Introduction: start your presentation with an attention grabber. If you catch the audience’s attention within the first ten seconds, they will remain engaged throughout your presentation. You can use a joke, an entertaining real-life event, quotes, facts, a “what if,” imagine this, a question, or another attention grabber.
Once you grab your audience’s attention, introduce yourself. Make sure that you include your:
4-H club / project
years in 4-H
years in project
title or focus of presentation
Body: It is often helpful to write the body of the speech before writing the introduction or conclusion. The body is where you speak about your main ideas (usually 3 for public speaking). For illustrated talks or demonstrations this will include your steps or explanation of how to do something. Make sure to include what you need to do, show and/or say to express your main idea(s). Your ideas should be ordered in logical/natural order. Remember to include 4-H in the body of your presentation. You can organize your thoughts by jotting down what you will do or show, what you should say and what you will need including supplies, equipment and visuals.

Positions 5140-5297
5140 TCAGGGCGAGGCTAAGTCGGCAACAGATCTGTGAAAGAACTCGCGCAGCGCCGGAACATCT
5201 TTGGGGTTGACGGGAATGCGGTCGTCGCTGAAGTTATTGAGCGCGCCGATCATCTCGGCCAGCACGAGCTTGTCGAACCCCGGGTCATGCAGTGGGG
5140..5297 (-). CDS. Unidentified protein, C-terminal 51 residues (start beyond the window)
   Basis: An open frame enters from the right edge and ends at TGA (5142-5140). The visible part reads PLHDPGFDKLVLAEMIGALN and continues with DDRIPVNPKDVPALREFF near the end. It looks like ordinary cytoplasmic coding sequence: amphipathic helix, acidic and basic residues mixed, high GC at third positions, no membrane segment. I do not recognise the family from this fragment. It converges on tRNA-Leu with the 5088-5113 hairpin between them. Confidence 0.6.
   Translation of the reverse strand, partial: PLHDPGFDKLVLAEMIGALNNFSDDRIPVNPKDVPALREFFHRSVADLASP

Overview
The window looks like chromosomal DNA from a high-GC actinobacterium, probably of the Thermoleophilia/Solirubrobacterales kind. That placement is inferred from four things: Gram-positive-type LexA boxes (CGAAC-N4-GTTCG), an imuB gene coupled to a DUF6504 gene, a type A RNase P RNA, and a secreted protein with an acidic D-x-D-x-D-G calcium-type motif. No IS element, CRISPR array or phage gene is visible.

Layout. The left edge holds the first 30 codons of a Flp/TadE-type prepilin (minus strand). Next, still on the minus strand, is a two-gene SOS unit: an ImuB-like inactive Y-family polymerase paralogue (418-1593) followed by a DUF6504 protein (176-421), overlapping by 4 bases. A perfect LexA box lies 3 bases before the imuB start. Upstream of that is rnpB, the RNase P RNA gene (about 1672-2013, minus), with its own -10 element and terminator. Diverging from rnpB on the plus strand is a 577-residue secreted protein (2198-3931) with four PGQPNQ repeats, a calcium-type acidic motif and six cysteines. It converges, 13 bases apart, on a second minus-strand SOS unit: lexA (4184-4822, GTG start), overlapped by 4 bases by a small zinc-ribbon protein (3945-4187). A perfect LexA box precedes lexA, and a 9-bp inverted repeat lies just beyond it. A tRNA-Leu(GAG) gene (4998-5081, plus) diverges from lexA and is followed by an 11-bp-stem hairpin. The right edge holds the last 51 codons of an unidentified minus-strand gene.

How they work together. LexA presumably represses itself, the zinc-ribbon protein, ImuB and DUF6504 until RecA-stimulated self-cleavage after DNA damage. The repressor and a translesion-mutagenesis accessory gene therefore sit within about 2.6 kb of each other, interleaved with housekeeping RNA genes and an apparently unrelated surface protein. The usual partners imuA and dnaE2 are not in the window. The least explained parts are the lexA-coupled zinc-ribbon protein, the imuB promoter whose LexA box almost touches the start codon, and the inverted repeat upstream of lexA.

When planning for the body of your presentation, it is often helpful to create an outline. This should include the topic, 3-5 main points or steps and 3 details per main point or step.
Summary: Restate your main idea/topic. What do you want your audience to remember? Leave them with a challenge if you can create one, otherwise, you can close with a question or another big idea. End the presentation by asking the audience if they have any questions. Before responding, repeat the questions being asked.